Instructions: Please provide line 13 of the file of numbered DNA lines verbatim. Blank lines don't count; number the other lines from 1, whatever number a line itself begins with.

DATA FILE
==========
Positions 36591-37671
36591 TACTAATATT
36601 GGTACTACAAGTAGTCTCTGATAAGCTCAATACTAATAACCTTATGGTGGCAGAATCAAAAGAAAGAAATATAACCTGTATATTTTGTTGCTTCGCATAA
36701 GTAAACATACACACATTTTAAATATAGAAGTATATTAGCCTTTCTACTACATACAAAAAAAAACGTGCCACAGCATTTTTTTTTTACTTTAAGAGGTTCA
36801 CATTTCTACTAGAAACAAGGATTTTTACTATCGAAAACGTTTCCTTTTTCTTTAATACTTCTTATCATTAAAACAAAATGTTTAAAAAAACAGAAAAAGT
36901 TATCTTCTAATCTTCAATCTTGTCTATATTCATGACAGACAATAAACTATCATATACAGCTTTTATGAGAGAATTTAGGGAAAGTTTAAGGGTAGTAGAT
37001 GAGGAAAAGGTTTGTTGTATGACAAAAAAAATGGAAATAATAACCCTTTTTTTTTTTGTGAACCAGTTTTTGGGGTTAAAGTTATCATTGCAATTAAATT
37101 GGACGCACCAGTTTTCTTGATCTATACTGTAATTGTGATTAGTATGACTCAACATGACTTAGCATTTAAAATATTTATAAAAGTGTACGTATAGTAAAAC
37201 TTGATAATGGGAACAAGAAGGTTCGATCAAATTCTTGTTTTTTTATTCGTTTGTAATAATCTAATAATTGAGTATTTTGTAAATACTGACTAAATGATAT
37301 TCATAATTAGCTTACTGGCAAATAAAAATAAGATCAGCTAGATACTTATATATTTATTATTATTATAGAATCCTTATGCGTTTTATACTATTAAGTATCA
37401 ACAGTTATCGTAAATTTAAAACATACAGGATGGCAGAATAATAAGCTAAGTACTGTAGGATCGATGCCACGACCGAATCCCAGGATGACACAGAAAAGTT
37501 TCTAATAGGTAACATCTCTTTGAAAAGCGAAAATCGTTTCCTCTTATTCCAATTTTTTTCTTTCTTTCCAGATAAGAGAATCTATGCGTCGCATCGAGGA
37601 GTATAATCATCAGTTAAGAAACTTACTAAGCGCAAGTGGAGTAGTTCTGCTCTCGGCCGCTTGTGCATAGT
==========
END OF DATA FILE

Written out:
37601 GTATAATCATCAGTTAAGAAACTTACTAAGCGCAAGTGGAGTAGTTCTGCTCTCGGCCGCTTGTGCATAGT